At long last I stood on the start line and waited for the gun to go off. It was a very relaxed start once the gun went off, everyone seemed to get into a rhythm and just slowly run in a very straight line. We had been told there are toilets at 5, 10, and 16 km (the first aid station was at 16km) so you and running along looking ahead waiting to see the toilet, and it isn’t there. I was thinking I must be able to see it…. No I was wrong, but suddenly you see it coming over the horizon.  So weird. 

It was very nice at this point of the race. Everyone is chilled and you have this big open place and can talk to each other. I meet 3 really nice guys along the first 40km and had a good chat. This made the mind bending Salt Flats so much easier, fresh legs, people to talk to and this vast landscape. 
Looking along the race course!

Once I hit the 3rd aid station (40km) that was the end of talking to people, it was also the start of the hills and the heat was starting to really kick in. The first climb was runable, yet I power walked most of it. Thinking I had 120km yet to go and maybe now wasn’t the time to hammer myself. The sun was nice and high now and it was getting hot, and there is no shade on the course. I didn’t see one tree in the 160km, so the sun was unrelenting. Once up the first big climb I ran down the hill nice and smoothly and feeling good happy as till the next aid station (52km) suddenly I wasn’t feeling so good. I think it was the heat, coming from a cold German winter to 30 degrees was hard, still I kept moving and that was all I kept telling myself, keep moving. It was all very up and down till about  70 km, and then it flat for 10km. What I didn’t know this was 10km is sand, Yes Sand. That was tough, still kept moving. It felt endless at this point, only 75km and I felt cooked by the sun and was fighting hard in sand, still keep moving.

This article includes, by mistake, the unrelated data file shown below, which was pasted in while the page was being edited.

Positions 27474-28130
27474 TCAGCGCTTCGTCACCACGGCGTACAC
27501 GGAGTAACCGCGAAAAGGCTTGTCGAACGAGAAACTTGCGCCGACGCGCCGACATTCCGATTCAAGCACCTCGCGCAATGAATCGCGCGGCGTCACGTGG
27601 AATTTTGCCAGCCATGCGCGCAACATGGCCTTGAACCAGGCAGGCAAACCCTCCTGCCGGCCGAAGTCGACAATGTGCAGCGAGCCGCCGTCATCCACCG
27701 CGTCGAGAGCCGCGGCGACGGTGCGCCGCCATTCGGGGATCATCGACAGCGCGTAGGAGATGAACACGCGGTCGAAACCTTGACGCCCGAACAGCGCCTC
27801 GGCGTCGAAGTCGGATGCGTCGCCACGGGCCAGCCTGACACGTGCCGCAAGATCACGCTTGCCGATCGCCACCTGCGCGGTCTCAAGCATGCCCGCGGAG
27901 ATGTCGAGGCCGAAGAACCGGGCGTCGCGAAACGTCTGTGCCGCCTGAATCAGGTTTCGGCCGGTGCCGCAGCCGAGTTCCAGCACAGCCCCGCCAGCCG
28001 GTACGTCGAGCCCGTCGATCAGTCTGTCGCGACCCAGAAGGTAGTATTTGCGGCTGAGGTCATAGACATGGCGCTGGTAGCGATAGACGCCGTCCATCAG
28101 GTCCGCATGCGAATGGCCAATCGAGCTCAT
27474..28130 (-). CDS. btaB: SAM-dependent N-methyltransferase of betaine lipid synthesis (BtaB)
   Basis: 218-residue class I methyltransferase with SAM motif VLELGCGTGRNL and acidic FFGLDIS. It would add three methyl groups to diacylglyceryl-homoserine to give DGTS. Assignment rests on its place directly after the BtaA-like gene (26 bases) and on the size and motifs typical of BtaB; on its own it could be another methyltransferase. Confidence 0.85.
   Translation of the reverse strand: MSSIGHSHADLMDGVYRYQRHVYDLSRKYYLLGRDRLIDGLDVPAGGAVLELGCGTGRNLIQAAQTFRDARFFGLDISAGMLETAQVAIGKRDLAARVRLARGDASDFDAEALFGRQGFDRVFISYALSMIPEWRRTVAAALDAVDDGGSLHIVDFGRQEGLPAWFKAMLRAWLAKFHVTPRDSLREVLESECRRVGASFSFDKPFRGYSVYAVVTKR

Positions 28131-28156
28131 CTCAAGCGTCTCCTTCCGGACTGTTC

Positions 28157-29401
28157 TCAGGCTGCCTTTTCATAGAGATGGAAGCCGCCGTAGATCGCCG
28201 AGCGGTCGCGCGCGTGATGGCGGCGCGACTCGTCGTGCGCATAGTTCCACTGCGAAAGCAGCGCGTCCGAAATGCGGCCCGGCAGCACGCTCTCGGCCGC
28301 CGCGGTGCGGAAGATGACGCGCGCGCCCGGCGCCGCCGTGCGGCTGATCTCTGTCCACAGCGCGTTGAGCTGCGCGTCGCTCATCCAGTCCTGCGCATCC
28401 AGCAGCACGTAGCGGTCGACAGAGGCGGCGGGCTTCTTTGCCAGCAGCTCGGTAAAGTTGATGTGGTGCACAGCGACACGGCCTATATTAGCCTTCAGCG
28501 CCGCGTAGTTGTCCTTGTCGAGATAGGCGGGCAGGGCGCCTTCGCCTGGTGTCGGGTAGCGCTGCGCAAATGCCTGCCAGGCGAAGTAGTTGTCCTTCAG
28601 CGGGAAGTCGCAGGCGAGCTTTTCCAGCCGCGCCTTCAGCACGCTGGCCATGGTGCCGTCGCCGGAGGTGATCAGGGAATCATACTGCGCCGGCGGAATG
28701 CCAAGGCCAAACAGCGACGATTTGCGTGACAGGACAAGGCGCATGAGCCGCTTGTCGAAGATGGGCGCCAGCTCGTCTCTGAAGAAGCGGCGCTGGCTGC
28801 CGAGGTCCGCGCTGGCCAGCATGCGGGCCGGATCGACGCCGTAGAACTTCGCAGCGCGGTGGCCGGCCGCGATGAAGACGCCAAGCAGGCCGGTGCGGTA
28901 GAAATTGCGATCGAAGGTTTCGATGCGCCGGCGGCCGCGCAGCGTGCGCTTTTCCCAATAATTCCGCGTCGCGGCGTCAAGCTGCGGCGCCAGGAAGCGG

Salt Flats 100 from my Garmin. What a course!
Finally I was off the sand and back in the hills after a nice climb, I started a mix of jogging and walking, my legs started to feel better and better as the sun got lower and lower. I had been worried I had left my head lamp on an aid station too far, yet these fear turned out to be groundless.  I had got my plan just right and had an hour before it was dark and when it did finally get dark it cooled off and that was so nice. I was back jogging along happily listening to my favourite podcast laughing away. I must say I was feeling good, and covering a lot of ground. Running in the disc of light from a good headlamp is such a nice thing. 

Aid Station at night.